Preliminary research on college students in the US suggests that too much texting can lead to neck and shoulder pain, similar to that found in older adults who develop injuries from prolonged and repeated use of computers.

Judith Gold, an ergonomics researcher at Temple University in Philadelphia, Pennsylvania, presented the preliminary findings of her study at this year’s annual meeting of the American Public Health Association, that took place this week in Philadelphia.

Gold, who is an assistant professor of Epidemiology at the College of Health Professions and Social Work at Temple University, where she also directs the Ergonomics and Work Physiology Laboratory, told the press that texting is probably doing for this generation of young adults aged 18 to 21 what years in front of a computer did for older adults: it is putting them at risk of serious injury.

She told the press that:

“What we’ve seen so far is very similar to what we see with office workers who’ve spent most of their time at a computer.”

Current studies of people who sit for long periods at computers, such as office workers, show they are prone to carpal tunnel syndrome, bursitis, and tendonitis.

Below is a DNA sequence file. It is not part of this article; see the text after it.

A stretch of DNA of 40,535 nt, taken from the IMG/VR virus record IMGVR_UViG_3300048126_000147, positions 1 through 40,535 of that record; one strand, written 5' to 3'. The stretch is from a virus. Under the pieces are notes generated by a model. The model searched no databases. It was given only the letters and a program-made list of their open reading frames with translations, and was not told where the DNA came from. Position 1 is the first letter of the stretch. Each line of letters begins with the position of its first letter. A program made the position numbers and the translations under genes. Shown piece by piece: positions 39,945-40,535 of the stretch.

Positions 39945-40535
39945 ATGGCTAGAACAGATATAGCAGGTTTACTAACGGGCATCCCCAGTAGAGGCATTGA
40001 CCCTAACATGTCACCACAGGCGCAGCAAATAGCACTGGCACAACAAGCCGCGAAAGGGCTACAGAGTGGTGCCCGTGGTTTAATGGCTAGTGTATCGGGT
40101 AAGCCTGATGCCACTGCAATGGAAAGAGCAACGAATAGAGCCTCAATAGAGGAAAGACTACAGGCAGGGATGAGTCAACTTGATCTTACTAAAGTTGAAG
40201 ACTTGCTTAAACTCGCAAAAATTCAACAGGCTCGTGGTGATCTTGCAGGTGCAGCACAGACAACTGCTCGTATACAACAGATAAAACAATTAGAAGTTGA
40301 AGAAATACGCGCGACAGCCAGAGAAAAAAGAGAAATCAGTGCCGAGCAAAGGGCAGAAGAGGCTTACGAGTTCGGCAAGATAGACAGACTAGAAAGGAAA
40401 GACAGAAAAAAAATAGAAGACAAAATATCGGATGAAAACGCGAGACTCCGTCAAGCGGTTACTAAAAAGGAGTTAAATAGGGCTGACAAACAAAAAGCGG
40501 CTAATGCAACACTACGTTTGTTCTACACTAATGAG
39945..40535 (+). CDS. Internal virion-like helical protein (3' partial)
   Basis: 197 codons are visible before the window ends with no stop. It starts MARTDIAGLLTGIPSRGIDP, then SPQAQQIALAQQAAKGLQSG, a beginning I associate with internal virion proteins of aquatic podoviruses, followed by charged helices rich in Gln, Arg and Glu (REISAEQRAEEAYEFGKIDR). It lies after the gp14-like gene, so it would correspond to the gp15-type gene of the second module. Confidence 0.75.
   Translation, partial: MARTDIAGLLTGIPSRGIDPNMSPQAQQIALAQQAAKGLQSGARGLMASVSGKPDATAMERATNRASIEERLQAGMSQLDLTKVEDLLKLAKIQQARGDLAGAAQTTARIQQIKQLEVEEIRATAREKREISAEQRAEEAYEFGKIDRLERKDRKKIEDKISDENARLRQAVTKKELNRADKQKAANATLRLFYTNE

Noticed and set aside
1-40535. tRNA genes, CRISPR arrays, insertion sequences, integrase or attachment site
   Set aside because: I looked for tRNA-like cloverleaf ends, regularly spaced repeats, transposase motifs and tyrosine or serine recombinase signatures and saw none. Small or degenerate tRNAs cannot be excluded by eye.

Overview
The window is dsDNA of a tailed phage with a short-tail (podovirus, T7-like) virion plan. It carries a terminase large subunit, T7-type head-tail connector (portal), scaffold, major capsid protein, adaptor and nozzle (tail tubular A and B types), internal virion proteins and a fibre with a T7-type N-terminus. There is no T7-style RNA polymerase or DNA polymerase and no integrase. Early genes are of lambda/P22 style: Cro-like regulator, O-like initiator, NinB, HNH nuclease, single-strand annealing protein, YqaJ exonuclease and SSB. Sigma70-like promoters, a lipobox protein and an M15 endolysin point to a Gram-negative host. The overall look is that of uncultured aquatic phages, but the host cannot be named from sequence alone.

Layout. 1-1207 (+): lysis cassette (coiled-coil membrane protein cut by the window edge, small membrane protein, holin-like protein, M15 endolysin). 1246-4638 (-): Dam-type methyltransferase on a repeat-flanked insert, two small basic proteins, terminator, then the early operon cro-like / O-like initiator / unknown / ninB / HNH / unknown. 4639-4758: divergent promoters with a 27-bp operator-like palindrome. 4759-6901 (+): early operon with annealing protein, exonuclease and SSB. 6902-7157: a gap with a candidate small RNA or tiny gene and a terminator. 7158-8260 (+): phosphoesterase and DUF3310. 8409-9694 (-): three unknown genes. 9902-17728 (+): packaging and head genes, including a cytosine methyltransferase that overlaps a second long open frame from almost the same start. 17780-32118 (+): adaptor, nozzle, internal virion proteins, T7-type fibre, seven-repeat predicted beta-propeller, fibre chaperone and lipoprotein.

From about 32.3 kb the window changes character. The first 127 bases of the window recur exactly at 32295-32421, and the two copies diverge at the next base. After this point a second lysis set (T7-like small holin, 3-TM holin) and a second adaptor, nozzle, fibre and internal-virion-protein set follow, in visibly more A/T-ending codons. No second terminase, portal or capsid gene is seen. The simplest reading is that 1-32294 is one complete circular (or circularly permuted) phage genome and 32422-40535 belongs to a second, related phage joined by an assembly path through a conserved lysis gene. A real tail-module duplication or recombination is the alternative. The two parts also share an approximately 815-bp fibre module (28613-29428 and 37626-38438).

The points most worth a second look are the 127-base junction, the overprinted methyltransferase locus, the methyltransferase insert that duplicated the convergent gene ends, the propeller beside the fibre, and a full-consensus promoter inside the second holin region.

Gold said text messaging is a new technology, and a new area of ergonomics research, but given the similarities in the way the body is positioned for texting, “stationary shoulders and back with rapidly moving fingers”, findings from research on overuse injuries from computers could also apply to texters.

In her preliminary research, Gold found that among college students, the more they texted, the more pain they experienced in their neck and shoulders.

She and her team use infrared cameras, motion analysis and heart rate monitors to study the body’s position in several job-related simulations.

She now wants to explore further the physiological effects of text messaging.

“Looking around our campus, you see every student on their cell phones, typing away,” said Gold.

“It’s the age group that texts the most, so it’s important to know what the health effects may be to learn whether it will cause long term damage,” she added.

The world record for texting keeps being broken, but it is currently believed to be held by a 21-year old student from Utah, Ben Cook.

In a contest held at the New York State Fair in September this year, Cook regained the world record on his 31st attempt. To do this he had to type the following 160-character message prescribed by the Guinness Book of Records in under 41.4 seconds:

“The razor-toothed piranhas of the genera Serrasalmus and Pygocentrus are the most ferocious freshwater fish in the world. In reality they seldom attack a human.”

The three judges timed him at 40.72, 40.91 and 41.31 seconds, according to a report from Syracuse, the online version of the Post-Standard Daily Newspaper.

Sources: Temple University, Syracuse Online.

Written by: Catharine Paddock, PhD